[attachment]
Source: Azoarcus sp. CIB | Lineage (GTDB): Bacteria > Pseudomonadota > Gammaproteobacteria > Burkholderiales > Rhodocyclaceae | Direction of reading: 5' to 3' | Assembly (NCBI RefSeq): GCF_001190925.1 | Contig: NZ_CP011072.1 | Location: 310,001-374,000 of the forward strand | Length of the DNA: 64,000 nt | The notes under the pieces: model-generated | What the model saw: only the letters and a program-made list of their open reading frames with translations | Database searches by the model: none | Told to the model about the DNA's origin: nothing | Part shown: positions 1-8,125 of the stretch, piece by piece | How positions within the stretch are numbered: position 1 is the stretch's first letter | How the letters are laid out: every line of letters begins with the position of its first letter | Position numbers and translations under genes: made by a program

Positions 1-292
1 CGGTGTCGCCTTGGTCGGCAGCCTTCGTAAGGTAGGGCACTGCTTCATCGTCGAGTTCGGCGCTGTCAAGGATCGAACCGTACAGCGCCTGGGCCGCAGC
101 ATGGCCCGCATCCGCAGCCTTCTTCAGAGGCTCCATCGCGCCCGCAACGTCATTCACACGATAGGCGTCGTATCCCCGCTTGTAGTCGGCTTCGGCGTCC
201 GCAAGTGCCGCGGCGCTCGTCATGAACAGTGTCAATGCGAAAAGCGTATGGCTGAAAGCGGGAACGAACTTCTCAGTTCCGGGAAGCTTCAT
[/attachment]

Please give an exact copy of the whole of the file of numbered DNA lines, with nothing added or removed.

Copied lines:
Source: Azoarcus sp. CIB | Lineage (GTDB): Bacteria > Pseudomonadota > Gammaproteobacteria > Burkholderiales > Rhodocyclaceae | Direction of reading: 5' to 3' | Assembly (NCBI RefSeq): GCF_001190925.1 | Contig: NZ_CP011072.1 | Location: 310,001-374,000 of the forward strand | Length of the DNA: 64,000 nt | The notes under the pieces: model-generated | What the model saw: only the letters and a program-made list of their open reading frames with translations | Database searches by the model: none | Told to the model about the DNA's origin: nothing | Part shown: positions 1-8,125 of the stretch, piece by piece | How positions within the stretch are numbered: position 1 is the stretch's first letter | How the letters are laid out: every line of letters begins with the position of its first letter | Position numbers and translations under genes: made by a program

Positions 1-292
1 CGGTGTCGCCTTGGTCGGCAGCCTTCGTAAGGTAGGGCACTGCTTCATCGTCGAGTTCGGCGCTGTCAAGGATCGAACCGTACAGCGCCTGGGCCGCAGC
101 ATGGCCCGCATCCGCAGCCTTCTTCAGAGGCTCCATCGCGCCCGCAACGTCATTCACACGATAGGCGTCGTATCCCCGCTTGTAGTCGGCTTCGGCGTCC
201 GCAAGTGCCGCGGCGCTCGTCATGAACAGTGTCAATGCGAAAAGCGTATGGCTGAAAGCGGGAACGAACTTCTCAGTTCCGGGAAGCTTCAT